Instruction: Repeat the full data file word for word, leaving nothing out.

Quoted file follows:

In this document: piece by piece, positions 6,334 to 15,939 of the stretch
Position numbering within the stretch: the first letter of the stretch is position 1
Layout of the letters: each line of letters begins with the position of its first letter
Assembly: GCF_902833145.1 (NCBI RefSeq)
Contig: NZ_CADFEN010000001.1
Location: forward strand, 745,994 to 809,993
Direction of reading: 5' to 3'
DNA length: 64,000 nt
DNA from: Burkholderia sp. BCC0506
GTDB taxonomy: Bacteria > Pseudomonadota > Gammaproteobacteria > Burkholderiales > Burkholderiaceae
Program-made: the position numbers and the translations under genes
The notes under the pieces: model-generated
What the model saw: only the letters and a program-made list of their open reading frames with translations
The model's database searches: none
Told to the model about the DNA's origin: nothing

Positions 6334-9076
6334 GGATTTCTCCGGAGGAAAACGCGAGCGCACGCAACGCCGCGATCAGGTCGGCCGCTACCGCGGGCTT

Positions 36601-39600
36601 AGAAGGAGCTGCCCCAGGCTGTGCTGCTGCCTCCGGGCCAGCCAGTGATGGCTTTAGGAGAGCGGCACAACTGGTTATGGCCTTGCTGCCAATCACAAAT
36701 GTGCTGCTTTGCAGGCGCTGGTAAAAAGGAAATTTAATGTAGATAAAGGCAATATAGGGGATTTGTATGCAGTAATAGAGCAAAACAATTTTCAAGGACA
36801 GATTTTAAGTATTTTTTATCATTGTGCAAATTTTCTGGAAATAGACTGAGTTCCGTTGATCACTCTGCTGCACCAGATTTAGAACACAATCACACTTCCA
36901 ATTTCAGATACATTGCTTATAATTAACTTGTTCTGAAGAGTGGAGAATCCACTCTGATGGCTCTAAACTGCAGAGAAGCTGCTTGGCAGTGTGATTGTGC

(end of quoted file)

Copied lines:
In this document: piece by piece, positions 6,334 to 15,939 of the stretch
Position numbering within the stretch: the first letter of the stretch is position 1
Layout of the letters: each line of letters begins with the position of its first letter
Assembly: GCF_902833145.1 (NCBI RefSeq)
Contig: NZ_CADFEN010000001.1
Location: forward strand, 745,994 to 809,993
Direction of reading: 5' to 3'
DNA length: 64,000 nt
DNA from: Burkholderia sp. BCC0506
GTDB taxonomy: Bacteria > Pseudomonadota > Gammaproteobacteria > Burkholderiales > Burkholderiaceae
Program-made: the position numbers and the translations under genes
The notes under the pieces: model-generated
What the model saw: only the letters and a program-made list of their open reading frames with translations
The model's database searches: none
Told to the model about the DNA's origin: nothing

Positions 6334-9076
6334 GGATTTCTCCGGAGGAAAACGCGAGCGCACGCAACGCCGCGATCAGGTCGGCCGCTACCGCGGGCTT

Positions 36601-39600
36601 AGAAGGAGCTGCCCCAGGCTGTGCTGCTGCCTCCGGGCCAGCCAGTGATGGCTTTAGGAGAGCGGCACAACTGGTTATGGCCTTGCTGCCAATCACAAAT
36701 GTGCTGCTTTGCAGGCGCTGGTAAAAAGGAAATTTAATGTAGATAAAGGCAATATAGGGGATTTGTATGCAGTAATAGAGCAAAACAATTTTCAAGGACA
36801 GATTTTAAGTATTTTTTATCATTGTGCAAATTTTCTGGAAATAGACTGAGTTCCGTTGATCACTCTGCTGCACCAGATTTAGAACACAATCACACTTCCA
36901 ATTTCAGATACATTGCTTATAATTAACTTGTTCTGAAGAGTGGAGAATCCACTCTGATGGCTCTAAACTGCAGAGAAGCTGCTTGGCAGTGTGATTGTGC